When most website owners think about quality content for their sites, they think search engine optimization and little else. SEO is of course important—so important we wrote a whole book about it—but it’s only relevant if your content actually deserves to be read.
Good SEO can, at least until Google sees a high bounce rate, bring people to your site. Just as the right headline made you pick up a magazine or newspaper (back when those were things people picked up), good SEO can lure people into an article.
What it can’t do is make people read your content, enjoy it, recommend it or come back to your site because of it. Quality content is key for content-driven sites, but it’s equally important to have well-written explainer text and a handful of pieces designed to attract people through search.
The problem is that while writers are plentiful, good ones are not. Writing is an elusive skill. Everyone can do it on some level, but most can only write well enough to get through a school assignment.
Recognizing good writing and hiring top-notch content creators can also be challenging, in that you never quite know what you’re getting. Writing samples offer little value, because you can’t tell how much independent writing the person did on his own before submitting a piece.
At the various newspapers where I worked as an editor, I’ve run some brilliant pieces bylined to various reporters who were not great writers. Those reporters did the legwork and handed in a story, but what actually made the paper was a product of editing. It’s more common than you think. In my long media career (which has included working for Microsoft on its news and finance apps and running the Boston.com business desk for The Boston Globe), I’d say the breakdown was 10% great, 30% good, 30% passable and 30% “yuck” writers.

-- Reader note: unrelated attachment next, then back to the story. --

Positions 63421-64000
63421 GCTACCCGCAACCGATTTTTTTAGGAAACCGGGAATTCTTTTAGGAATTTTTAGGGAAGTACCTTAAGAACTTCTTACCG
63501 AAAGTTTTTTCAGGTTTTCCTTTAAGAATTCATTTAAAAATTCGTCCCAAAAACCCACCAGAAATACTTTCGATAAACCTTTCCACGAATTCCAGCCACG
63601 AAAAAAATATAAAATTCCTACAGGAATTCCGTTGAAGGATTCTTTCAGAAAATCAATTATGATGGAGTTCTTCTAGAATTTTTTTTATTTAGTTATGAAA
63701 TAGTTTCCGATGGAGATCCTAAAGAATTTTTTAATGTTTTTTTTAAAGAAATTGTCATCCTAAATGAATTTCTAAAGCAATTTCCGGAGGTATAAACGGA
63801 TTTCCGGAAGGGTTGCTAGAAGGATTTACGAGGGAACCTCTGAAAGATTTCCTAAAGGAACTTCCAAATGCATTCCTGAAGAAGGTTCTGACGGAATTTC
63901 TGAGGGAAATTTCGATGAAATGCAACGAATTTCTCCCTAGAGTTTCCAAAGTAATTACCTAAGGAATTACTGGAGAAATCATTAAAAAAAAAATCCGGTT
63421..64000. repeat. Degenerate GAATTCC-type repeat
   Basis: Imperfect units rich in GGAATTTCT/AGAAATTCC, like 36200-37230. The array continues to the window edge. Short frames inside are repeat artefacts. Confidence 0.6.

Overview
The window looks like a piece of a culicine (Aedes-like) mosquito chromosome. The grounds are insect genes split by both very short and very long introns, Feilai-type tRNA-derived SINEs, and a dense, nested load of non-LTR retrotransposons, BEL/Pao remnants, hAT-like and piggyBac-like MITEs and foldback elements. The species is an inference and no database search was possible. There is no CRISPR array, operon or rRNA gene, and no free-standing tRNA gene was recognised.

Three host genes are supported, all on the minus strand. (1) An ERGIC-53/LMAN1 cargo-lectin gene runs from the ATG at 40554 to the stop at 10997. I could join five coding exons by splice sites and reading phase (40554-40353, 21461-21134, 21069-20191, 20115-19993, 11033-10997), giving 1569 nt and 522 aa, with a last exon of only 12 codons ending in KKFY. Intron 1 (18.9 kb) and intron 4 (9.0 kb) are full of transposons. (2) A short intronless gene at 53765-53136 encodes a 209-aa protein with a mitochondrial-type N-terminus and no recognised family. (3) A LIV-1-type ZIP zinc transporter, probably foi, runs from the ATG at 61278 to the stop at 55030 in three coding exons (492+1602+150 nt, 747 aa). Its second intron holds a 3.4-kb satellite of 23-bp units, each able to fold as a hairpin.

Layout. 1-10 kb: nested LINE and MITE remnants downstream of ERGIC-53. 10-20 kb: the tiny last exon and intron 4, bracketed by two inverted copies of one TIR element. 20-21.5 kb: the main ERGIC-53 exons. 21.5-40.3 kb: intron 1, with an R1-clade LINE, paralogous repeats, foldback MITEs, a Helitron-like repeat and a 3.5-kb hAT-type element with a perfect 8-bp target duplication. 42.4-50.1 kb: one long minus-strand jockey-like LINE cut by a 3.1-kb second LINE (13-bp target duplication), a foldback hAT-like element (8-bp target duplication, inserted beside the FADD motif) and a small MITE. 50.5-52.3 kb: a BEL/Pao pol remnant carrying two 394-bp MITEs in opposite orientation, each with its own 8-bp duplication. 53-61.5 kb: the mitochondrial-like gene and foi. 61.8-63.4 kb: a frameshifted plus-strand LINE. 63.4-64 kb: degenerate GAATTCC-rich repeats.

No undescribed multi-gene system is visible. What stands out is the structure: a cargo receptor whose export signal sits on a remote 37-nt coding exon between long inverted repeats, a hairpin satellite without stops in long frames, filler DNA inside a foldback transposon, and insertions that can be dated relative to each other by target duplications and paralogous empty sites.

Some of the people in the “yuck” category had other redeeming qualities. They had great sources or were excellent interviewers (or maybe they made good chocolate chip cookies). Universally, however, every single writer between “good” and “yuck” thought she was better than she actually was.
These writers are fine when well edited, but are a huge problem if you—a non-writer or editor—hires them to create content or copy for your website.
The content game, especially when it’s not your site’s main focus, is a difficult one to play. To meet the challenge, follow these steps:
Even the best writers need editors
While some writers are so clean with their copy that they don’t need to be edited, these are rare. Unless you have a qualified editor on staff, you’ll need to hire one to edit the work of writers (later on, we’ll look at hiring of writers and editors).
For this reason, it makes sense for a writer to hand his work to you and for you to give it a read before an editor does. Your goal is correcting mistakes that involve substance, names, spellings of industry-related words, or other things that even a skilled editor won’t necessarily know.
After that, hand the work off to the editor, who can strengthen the writing and eliminate embarrassing mistakes.
SEO, Freelancer, and Website Growth - Content Creation Guide Reviewed by Aamir Pathan on 12:26 PM Rating: